Lastly, long-term care riders. Like all the others, these riders sound fantastic as an annuity selling point. However, if push comes to shove, you want to ensure you're getting your money's worth. Go over your policy with an adviser to ensure you know how much your annuity's rider will cost, how much it will cover, and how long that coverage lasts. Long Term Care riders, like the others, come with fine print and parameters. For example, you may find that your rider only covers up to X months in long-term care or up to X amount. Often riders only cover one long-term care stay for one person.
Should You Get a Rider with Your Annuity?
It's difficult to generalize whether you should get an annuity with riders or not. It partly depends on your financial goals and what you want to get out of your annuity. However, it also comes down to state/local regulations and the policy coverage of your annuity's rider. As we just discussed, many riders that can be added to annuities sound great. Still, you need to be sure that it covers what you think it does – the best way to do that is to speak with a financial planner to ensure your annuity and riders are aligned with your short-term and long-term financial goals and needs.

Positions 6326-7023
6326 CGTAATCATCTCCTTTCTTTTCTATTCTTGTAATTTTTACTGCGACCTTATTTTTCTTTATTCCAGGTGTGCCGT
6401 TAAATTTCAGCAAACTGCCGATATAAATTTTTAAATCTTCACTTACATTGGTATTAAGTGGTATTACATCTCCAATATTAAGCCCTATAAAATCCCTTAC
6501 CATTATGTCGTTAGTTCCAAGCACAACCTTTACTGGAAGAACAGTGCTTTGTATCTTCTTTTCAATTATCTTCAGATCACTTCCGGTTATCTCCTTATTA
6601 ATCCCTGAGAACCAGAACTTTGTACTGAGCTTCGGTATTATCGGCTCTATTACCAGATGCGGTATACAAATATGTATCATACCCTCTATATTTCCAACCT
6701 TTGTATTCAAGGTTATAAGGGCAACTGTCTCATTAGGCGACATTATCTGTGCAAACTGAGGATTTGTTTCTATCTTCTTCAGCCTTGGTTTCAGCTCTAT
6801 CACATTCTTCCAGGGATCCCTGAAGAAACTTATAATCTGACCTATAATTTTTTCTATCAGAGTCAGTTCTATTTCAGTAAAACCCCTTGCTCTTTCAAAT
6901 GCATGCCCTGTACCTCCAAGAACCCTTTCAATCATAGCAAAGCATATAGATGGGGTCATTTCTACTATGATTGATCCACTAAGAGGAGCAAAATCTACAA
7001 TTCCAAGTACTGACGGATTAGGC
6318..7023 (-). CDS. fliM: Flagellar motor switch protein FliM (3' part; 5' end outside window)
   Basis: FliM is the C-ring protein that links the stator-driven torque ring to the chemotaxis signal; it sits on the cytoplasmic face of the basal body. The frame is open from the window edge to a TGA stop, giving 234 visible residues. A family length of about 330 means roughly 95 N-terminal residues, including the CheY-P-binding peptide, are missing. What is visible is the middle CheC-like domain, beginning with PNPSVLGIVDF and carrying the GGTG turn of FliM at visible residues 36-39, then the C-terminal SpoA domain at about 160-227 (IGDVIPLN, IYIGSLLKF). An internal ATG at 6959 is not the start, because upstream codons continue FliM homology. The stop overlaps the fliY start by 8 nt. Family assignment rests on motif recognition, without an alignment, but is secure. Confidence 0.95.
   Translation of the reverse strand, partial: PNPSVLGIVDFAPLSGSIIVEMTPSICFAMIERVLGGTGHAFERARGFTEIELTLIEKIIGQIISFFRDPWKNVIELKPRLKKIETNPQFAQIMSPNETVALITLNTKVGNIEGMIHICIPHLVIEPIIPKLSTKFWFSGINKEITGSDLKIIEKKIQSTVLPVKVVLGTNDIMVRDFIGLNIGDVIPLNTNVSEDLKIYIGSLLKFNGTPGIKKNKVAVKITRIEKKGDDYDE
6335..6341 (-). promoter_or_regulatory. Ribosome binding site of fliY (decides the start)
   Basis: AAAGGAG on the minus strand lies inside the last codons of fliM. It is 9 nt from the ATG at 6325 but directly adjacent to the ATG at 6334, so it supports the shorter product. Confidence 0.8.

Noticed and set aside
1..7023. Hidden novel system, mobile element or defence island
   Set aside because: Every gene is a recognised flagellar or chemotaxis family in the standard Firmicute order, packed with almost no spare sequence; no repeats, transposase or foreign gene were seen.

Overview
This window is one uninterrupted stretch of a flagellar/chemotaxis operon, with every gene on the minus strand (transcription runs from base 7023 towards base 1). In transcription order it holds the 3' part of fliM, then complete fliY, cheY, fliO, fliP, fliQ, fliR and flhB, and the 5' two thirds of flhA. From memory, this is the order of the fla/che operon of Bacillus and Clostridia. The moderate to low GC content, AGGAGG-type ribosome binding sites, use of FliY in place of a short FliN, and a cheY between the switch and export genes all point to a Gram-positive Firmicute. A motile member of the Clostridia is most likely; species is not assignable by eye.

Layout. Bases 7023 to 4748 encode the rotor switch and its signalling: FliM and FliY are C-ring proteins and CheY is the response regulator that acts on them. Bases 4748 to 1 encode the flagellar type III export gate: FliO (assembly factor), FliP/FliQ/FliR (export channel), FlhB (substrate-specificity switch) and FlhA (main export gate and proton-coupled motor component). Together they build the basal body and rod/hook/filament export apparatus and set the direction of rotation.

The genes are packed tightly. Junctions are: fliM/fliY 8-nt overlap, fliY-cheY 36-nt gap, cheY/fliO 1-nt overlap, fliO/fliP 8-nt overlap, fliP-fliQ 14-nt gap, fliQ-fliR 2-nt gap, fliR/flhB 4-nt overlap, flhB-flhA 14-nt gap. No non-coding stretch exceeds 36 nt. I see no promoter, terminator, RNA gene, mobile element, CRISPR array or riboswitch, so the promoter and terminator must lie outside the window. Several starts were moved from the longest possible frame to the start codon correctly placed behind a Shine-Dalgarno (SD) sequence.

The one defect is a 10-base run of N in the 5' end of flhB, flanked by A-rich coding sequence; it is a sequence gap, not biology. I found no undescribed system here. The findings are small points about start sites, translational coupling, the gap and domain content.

Often, with riders, you really must use them, or it's money down the drain. So, if you aren't sure whether or not a rider is for you – you may want to stay away. But, on the other hand, riders also don't go towards making you more money, and once they're added to your policy, they're there to stay.
Who's Licensed to Sell Annuities?
One great aspect of working with a financial planner that most clients aren't even aware of is that they're covered by REG BI. REG BI is also known as the SEC's (Security Exchange Committee) Best Interest. It was passed in 2020, and according to FINRA, this regulation "establishes a "best interest" standard of conduct for broker-dealers and associated persons when they make a recommendation to a retail customer of any securities transaction or investment strategy; involving securities, including recommendations of types of accounts."